22/04/2015 10:06 BST | Updated 20/06/2015 06:59 BST

Last But Not Least...

The heat of the election campaign this week gave way to a bit more light, with the publication of the manifestos of the major political parties. Rather than piecing together the parties' respective positions on development from speeches, blog posts or remarks in Parliament, we now have a formal written statement of what they would seek to achieve if successful in their bid to form the next Government. So what did we learn?

Firstly, it does seem as though the consensus on aid and development, tested in recent months and years more severely than before, has just about survived:

The Labour, Liberal Democrat and Conservative Parties all pledge to protect the 0.7% aid commitment - perhaps to be expected, with the recent passage into law of an act to make the 0.7% Gross National Income (GNI) target legally binding, but still good to hear. There is also generally a pretty good showing for the issues that Sightsavers focuses on, although the emphasis varies across the different manifestos.

All three of the largest parties of the past Parliament talk about health as a development priority in their manifesto, which is great to see. The Conservative Party has pledged to focus on "the development of vaccines and drugs to eliminate the world's deadliest infectious diseases", whilst also recognising the importance of water and sanitation in ensuring good health, promising to ensure 60 million more people get access to this basic right.

The Liberal Democrats have similar language on the elimination of preventable diseases - perhaps reflecting the two parties' shared experience over the past five years at the Department of International Development (DFID) of implementing new investments in tackling neglected tropical diseases, which affect one billion people, causing pain, disability and poverty on a huge scale around the world.

The Labour Party, on the other hand, set out a focus on supporting countries to "provide free healthcare", and list among their pledges the commitment to "establish a Centre for Universal Health Coverage". The Ebola outbreak in West Africa has taught the world that health systems are not only local and national, but also global and it is in all our interests for health care in developing countries to improve. That requires a combination of the visions of the three main parties, with targeted action to eliminate preventable diseases or control outbreaks coupled with a focus on building the systems necessary to provide basic health care to the entire population.

On inclusive development (defined loosely as "development that benefits all, not selected groups") there was similarly a spread of ideas:

The Conservative Party confirm that they "will continue to support universal human rights", and - in line with the other parties - allude to the current negotiation process for a new set of global development goals, in which they support the aim to eradicate extreme poverty.

The Labour Party has made human rights a more prominent part of the offer to the electorate, aiming to put them "at the heart of development", and to focus on inequality as well as poverty in what remains of the framework negotiation process.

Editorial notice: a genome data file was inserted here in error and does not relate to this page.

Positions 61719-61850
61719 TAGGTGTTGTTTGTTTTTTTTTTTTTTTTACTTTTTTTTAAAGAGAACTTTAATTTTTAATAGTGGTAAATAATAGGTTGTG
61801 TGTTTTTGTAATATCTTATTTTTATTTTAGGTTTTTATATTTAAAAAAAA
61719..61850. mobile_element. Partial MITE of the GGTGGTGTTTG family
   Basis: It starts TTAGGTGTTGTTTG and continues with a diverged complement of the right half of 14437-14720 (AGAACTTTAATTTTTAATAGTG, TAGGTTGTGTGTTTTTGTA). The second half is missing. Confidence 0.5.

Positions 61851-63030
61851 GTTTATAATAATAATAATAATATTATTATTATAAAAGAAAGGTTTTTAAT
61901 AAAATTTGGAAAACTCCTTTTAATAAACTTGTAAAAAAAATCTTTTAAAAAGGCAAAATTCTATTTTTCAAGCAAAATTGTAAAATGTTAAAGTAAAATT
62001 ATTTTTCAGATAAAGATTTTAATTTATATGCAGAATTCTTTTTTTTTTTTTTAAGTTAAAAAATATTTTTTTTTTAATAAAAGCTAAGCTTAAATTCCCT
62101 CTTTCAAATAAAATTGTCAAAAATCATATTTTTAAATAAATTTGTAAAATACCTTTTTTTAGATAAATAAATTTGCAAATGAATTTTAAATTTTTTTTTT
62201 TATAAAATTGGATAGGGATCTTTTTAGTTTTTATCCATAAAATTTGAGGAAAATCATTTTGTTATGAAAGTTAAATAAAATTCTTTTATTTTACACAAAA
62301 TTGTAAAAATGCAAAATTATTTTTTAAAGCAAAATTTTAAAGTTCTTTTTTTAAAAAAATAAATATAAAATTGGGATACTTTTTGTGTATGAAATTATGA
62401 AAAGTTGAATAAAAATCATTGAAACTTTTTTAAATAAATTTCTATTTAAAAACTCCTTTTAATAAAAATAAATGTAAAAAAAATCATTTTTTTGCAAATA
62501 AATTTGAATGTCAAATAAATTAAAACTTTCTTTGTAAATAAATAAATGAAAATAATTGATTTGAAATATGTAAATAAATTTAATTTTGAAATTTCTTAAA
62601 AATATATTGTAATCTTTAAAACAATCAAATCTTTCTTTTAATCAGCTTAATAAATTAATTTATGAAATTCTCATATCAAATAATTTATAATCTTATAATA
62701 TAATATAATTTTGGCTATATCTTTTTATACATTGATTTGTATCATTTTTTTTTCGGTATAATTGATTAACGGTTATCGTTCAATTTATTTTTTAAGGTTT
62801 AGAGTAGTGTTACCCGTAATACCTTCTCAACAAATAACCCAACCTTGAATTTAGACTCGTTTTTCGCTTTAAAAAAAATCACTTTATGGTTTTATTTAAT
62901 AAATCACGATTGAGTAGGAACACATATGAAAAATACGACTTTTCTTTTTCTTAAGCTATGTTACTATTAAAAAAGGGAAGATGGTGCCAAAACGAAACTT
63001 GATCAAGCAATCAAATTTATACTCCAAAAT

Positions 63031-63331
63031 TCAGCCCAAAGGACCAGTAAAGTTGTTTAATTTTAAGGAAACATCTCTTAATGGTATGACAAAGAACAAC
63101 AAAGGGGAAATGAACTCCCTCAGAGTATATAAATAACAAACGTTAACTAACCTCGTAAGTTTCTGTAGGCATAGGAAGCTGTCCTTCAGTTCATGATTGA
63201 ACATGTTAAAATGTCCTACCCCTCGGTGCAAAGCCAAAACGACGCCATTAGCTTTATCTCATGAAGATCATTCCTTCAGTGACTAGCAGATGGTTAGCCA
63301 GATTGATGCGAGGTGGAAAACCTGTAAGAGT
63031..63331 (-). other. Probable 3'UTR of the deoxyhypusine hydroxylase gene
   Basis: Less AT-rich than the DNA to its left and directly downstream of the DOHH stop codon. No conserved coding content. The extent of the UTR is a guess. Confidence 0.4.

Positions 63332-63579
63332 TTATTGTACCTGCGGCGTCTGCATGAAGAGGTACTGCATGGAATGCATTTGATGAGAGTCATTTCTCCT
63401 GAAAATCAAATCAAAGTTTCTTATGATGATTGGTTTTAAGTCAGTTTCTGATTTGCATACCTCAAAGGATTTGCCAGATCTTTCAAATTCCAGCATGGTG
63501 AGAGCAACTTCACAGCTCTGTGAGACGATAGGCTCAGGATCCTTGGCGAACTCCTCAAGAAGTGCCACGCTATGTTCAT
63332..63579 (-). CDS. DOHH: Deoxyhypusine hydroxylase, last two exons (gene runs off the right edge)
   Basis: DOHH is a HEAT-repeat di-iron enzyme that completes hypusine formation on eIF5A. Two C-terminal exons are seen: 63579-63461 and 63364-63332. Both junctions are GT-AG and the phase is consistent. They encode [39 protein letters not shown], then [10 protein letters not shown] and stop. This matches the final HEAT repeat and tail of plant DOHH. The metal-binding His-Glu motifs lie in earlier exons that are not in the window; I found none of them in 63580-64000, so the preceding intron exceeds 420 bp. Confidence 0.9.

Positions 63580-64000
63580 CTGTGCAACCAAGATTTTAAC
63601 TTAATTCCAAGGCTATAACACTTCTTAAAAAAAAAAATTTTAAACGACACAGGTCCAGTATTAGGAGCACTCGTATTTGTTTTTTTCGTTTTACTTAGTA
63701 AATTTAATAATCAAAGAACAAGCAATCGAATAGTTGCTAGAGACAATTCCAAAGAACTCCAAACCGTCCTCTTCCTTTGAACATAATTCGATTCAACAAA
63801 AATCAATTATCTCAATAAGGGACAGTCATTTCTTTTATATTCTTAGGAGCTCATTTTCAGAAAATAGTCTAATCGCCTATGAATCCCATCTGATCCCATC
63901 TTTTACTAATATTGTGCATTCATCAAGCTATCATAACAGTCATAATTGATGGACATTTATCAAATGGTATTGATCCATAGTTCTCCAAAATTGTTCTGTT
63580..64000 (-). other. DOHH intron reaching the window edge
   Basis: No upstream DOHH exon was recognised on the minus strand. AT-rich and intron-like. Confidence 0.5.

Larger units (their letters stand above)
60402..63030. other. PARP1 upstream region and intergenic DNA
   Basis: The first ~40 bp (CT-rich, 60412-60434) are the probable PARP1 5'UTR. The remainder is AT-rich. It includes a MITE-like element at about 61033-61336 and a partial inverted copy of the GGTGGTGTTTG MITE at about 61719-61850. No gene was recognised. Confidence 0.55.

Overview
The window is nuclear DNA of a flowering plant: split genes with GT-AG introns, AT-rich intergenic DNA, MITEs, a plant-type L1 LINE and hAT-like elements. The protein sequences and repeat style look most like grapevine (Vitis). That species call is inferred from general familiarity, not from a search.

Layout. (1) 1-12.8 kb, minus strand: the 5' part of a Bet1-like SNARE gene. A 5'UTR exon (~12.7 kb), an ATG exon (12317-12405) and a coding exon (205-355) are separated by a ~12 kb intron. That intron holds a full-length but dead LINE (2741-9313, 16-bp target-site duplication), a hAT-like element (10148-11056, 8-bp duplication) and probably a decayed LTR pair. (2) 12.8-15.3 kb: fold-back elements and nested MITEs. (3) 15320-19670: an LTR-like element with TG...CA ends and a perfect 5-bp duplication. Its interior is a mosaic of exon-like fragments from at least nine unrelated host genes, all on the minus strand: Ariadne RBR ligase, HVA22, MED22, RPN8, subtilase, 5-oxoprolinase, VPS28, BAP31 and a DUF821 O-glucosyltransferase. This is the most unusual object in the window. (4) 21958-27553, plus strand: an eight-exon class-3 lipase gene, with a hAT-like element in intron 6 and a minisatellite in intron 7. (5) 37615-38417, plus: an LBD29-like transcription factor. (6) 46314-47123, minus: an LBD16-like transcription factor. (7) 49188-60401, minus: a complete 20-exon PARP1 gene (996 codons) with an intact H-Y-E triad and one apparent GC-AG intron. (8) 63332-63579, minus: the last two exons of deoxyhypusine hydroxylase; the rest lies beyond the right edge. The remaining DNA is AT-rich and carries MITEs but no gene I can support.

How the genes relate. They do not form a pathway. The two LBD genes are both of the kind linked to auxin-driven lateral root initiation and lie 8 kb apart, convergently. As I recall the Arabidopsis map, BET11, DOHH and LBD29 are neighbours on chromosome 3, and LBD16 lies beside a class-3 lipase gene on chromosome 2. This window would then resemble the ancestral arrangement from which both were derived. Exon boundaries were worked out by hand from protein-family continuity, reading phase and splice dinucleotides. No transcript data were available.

While both Labour and The Conservatives have recognised the importance of disability in speeches and other statements in the past, the Liberal Democrats are alone in singling out disability in their manifesto, referring to it as a cause of discrimination and disadvantage that must be overcome. As with health, the ideal policy would build on the best of these, delivering development assistance which targets inequalities including disability, gender and age and which allows the world's 1 billion people living with a disability to fulfil their potential and be active agents in pulling themselves, their families and communities out of poverty.

Of course, there are other challengers in town, and this week also saw manifesto launches from the Scottish National Party (SNP), Green Party and UKIP...

While the Green Party's strong commitment to internationalism was evident, there was not a lot of detail on how they would prioritise the UK's aid budget; although they did go above and beyond the recent legislation in committing to increase UK Aid to 1% of GNI.

The SNP reiterated support for the 0.7% target, but again offer little detail on how this would be spent, rather focusing on what it shouldn't be spent on (defence expenditure and undermining public services).

UKIP, on the other hand, have made their well-known aversion to aid more specific, saying it would be cut to 0.2% of GNI, and the Department for International Development would cease to function as a stand-alone department. It is a shame that UKIP do not share our pride in the UK's long history of supporting the world's most vulnerable people, or recognise DFID's record of excellence as a leading aid donor, although their priorities for that much reduced expenditure do include health, which is some good news.

Generally, then, there is a lot to welcome in this year's crop of manifestos. In this age of coalitions, the idea that the best bits of one or more of them might be used to build a coherent and ambitious overall development policy is not so fanciful as it once was. Some things have not changed, however: I look forward to the day when I don't have to turn to the very last page of these lengthy documents to find out what the parties have to say about international development. It is, after all, a world we live in, not a series of goldfish bowls.

Take a look at Sightsavers' own manifesto